How Did People React When Told You Were Adopting Again?
When you announced your plans to adopt again, were you met with congratulations and excitement or some variation of “Are you sure you want to adopt again?” Do you think the response would be different if you announced a second or third pregnancy?
When this question was posted on the Creating a Family Facebook Support Group, in addition to a few congratulations, our community reported hearing the following:
- Are you sure you’re ready to adopt again?
- Can you really afford another adoption?
- Why tempt fate by doing it again?
- It was such a hassle the first time, why throw yourself into that again?
- You own your own business –it’s not a guaranteed income, and you won’t be able to dedicate as much time to your business.
- My two friends are pregnant with their second, and everyone is so excited. We are adopting a second time, and no one really even acknowledges it.
- Can you really cope with two? You need to make sure you’re sure before you go ahead.
- Should you adopt again so soon?!? (The family was adopting a second child born 14 months later from the same birth mother.)
Dealing with Busybodies
Some people think they have the right to have an opinion on how other people live their lives, and more important, they think they have the right to voice that opinion. Maybe they are judgmental by nature or maybe they think they are omnipotent, but for whatever reason, people have opinions about things that simply aren’t their business. Nowhere is this truer than in family building.
Lots of people think they know best how we should create our families. Without a doubt, they know you should stay in fertility treatment because this next cycle is bound to work. Or they know you should “just adopt”. They know that your children should be spaced two years apart (or is four years the optimum spacing). Heaven help you if you decide to adopt a sibling group or a child with special needs. “Are you crazy!!”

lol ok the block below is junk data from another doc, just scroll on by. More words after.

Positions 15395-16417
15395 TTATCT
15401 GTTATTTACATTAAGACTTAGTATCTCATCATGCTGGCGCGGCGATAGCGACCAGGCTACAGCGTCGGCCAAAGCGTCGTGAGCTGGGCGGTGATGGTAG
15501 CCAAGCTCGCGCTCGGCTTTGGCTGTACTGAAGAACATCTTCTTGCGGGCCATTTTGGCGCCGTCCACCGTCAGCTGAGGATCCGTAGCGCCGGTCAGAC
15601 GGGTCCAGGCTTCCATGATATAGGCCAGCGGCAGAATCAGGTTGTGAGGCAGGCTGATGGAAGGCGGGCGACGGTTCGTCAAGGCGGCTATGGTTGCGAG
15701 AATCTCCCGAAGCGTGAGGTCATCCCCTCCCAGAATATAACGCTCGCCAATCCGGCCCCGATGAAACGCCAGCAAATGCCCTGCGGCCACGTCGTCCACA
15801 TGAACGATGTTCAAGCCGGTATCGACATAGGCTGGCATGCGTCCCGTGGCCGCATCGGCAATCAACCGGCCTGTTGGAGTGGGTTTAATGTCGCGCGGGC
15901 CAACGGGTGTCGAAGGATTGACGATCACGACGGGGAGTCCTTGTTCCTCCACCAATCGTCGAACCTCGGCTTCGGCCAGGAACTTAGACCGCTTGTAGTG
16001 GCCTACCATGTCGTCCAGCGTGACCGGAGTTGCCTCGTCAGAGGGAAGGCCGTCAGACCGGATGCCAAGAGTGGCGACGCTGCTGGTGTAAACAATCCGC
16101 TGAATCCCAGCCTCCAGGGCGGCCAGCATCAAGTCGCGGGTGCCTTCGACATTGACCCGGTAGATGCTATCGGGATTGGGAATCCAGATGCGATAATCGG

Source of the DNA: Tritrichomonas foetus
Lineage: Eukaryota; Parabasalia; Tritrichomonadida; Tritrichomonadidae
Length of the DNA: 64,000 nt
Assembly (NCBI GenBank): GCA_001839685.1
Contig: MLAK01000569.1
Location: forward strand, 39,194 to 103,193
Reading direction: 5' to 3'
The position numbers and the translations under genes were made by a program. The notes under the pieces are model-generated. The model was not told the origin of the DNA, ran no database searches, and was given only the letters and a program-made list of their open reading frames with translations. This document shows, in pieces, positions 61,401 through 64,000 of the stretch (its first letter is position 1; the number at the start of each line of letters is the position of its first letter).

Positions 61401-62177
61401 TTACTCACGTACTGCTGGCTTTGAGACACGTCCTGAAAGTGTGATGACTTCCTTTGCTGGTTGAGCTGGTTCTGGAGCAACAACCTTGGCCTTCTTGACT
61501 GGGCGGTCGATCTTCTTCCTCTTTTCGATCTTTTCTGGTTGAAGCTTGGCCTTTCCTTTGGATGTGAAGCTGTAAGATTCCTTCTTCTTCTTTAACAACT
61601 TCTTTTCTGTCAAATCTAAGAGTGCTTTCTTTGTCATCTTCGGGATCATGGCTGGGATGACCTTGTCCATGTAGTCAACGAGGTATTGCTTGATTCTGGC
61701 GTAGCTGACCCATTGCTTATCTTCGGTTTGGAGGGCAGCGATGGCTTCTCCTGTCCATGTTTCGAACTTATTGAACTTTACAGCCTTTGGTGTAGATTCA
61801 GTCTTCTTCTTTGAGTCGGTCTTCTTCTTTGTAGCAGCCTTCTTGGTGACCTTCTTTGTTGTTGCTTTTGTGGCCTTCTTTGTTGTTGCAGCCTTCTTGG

I have no idea what it is about family building that brings out the busybodies, but it does. Everyone seems to be an expert regardless of how little they know.
Not Limited to Adoption
I don’t think this “sticking your nose into someone else’s business” is limited to adoption. I suspect plenty of people have opinions about pregnancies that they think can’t be afforded or are too soon or too many, but they don’t say anything because it’s a done deal. The die has been cast so to speak. With adoption, they still feel like they can change your mind, so they feel free to share.
Lack of Understanding of Adoption
I think this freedom to give advice also reflects a lack of understanding about adoption and how to talk about adoption. People don’t understand how adoption “works”. When is it a sure thing? When is the child really yours? What is “wrong with the kids” or birth parents? This lack of understanding can lead people to question your decision.
Lack of a Canned Response
People in our lives often don’t have the socially prescribed words – a canned response – to respond when told that someone is adopting again. The socially acceptable response to “I’m pregnant” is “Congratulations.” Period. Not:
“Are you sure?” or
“Have you considered the alternatives?” or
“What in heaven’s name were you thinking!”
Simply: congratulations. Society doesn’t have an ingrained response to “I’m adopting”. This lack of a canned response opens the door to a lot of “open mouth, insert foot” moments.
Did you find a lack of response or a negative response when you announced you were adopting a second child or a first child?First published in 2014; Updated in 2018
Image credit:Will Smith (confused); Cher Amio (busybody); arbyreed (nosey)